The Factors Influencing Albatross Interactions in the Hawaii Longline Fishery: Towards Identifying Drivers and Quantifying Impacts

Hyrenbach KD, Ishizaki A, Polovina J, Ellgen S (eds) (2021) The Factors Influencing Albatross Interactions in the Hawaii Longline Fishery: Towards Identifying Drivers and Quantifying Impacts. NOAA Technical Memorandum NOAA-TM-NMFS-PIFSC-122, Honolulu, Hawaii, p 163

NOAA Workshop 7–9 November 2017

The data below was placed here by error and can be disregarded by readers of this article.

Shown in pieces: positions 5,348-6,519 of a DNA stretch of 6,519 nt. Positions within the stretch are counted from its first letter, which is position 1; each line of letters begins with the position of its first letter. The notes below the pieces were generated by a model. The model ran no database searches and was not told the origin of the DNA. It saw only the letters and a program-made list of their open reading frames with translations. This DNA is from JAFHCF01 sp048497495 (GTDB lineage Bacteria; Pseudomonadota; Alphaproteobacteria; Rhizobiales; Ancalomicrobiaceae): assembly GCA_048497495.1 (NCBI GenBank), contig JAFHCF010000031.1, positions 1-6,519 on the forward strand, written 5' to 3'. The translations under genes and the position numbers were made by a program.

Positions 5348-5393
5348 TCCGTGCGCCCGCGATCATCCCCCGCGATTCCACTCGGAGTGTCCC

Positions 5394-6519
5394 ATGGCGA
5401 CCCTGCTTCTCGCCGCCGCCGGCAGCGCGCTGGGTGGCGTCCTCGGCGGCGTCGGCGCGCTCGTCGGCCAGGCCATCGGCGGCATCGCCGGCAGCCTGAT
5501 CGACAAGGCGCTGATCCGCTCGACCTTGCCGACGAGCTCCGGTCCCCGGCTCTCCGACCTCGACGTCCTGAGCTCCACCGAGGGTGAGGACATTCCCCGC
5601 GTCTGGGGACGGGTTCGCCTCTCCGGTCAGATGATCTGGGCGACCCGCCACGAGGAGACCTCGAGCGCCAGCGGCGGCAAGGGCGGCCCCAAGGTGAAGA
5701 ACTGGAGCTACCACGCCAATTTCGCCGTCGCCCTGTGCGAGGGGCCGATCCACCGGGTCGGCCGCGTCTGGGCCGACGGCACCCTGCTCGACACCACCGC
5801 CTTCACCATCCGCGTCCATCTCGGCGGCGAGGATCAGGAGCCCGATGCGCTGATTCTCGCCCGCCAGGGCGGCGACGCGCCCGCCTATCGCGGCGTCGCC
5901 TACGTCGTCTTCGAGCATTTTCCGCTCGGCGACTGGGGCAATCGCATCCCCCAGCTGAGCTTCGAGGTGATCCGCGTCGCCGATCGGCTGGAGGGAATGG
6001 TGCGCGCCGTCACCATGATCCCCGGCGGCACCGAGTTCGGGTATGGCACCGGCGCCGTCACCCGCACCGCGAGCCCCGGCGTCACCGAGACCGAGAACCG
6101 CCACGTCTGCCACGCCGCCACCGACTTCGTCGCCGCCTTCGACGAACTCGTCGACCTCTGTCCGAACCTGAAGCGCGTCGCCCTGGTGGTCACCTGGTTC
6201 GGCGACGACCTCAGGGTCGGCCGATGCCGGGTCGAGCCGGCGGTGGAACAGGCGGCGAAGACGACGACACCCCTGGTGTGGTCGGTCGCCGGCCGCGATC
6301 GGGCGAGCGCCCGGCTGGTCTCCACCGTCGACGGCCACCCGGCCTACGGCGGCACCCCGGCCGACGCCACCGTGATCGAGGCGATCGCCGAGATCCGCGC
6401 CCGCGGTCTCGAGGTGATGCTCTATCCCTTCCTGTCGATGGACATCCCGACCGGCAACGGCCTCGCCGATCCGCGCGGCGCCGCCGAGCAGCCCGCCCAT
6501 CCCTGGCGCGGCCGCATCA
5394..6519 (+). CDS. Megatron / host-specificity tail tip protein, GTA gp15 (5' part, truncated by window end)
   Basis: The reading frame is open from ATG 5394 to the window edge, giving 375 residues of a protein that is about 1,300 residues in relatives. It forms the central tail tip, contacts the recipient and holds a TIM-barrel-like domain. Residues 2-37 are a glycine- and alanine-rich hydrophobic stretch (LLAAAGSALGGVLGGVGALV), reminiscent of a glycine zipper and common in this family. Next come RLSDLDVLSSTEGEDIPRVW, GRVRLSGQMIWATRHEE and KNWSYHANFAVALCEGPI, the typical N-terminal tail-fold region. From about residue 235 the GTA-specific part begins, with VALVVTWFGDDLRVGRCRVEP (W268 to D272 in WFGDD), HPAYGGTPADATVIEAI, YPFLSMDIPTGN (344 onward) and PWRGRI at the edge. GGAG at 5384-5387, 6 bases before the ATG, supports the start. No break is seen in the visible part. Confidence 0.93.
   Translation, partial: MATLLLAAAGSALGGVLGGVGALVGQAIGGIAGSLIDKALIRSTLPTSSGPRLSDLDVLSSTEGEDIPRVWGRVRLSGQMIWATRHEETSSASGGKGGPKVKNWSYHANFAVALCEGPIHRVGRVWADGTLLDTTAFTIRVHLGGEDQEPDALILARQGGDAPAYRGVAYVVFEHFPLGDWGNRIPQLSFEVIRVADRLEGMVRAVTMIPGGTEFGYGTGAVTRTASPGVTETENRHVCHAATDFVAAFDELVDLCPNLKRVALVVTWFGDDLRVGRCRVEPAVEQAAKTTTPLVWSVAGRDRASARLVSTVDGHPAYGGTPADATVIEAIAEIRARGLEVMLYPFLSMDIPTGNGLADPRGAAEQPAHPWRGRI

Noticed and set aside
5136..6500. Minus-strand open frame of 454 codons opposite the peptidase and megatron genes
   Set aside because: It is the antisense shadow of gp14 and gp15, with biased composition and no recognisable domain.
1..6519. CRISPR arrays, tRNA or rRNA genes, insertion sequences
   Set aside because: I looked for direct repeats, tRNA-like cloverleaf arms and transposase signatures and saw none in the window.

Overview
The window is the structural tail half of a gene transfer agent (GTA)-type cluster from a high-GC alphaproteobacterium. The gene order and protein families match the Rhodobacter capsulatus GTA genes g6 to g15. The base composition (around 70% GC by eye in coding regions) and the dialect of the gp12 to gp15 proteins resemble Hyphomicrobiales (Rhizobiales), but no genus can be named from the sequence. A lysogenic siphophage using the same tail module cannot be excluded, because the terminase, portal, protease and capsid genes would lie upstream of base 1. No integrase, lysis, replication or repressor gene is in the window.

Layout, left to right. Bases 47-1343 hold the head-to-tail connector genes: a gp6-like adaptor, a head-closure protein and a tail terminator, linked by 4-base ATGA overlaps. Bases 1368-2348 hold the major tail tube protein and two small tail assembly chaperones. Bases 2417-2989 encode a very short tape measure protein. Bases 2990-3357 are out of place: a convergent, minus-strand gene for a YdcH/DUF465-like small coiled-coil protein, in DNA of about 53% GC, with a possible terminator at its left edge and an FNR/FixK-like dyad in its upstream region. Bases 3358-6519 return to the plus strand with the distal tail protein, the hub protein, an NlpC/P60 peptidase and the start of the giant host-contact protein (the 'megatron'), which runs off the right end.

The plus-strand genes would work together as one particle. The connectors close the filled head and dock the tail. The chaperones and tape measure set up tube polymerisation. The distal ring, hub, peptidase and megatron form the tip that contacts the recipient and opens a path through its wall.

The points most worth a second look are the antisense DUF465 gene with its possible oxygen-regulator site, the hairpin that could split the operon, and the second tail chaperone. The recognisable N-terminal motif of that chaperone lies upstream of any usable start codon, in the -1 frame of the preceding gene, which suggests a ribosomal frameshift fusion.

The Hawaii longline fishery has been required to use seabird mitigation measures under the Pacific Pelagic Fishery Management Plan (current Fishery Ecosystem Plan, or FEP) since 2001. In the past decade since the successful implementation of seabird mitigation measures, the fishery has seen a gradual increasing trend in Black-footed (Phoebastria nigripes, BFAL) and Laysan (P. immutabilis, LAAL) albatross interactions, with higher rates of Black-footed albatross interactions since 2015. A published analysis conducted by Gilman and colleagues (2016) using data from October 2004 to May 2014, indicated that albatross interaction rates significantly increased during years of higher annual mean multivariate El Niño index (MEI), suggesting that oceanographic changes may have contributed to these changes in albatross catch rates. This analysis also showed a significant increasing trend in the number of albatross attending fishing vessels which may have contributed to the increasing catch rates. Moreover, the higher interaction rates observed during the recent El Niño event (2015–2016) further underscore the potential links between ocean conditions and albatross longline interactions. While albatross interactions in the Hawaii longline fishery remain well below pre-mitigation levels, the Western Pacific Regional Fishery Management Council, at its 166th Meeting in June 2016, recommended further research to improve understanding of interaction rates in the fishery. On 7–9 November 2017, in coordination with NMFS Pacific Islands Regional Office and Pacific Islands Fisheries Science Center, the Council convened a workshop to explore the potential drivers and implications of the higher albatross interaction rates observed in 2015–2016. These were explored in the context of longer-term oceanographic variability, shifts in fishery effort and distribution, changes in albatross at-sea distribution, and albatross demography and population trends. Specifically, the workshop focused on four objectives: 1) review recent increased interactions in the Hawaii longline fishery; 2) explore possible factors responsible for this increase; 3) evaluate albatross population impacts; and 4) provide input for future data collection, analyses, and modeling.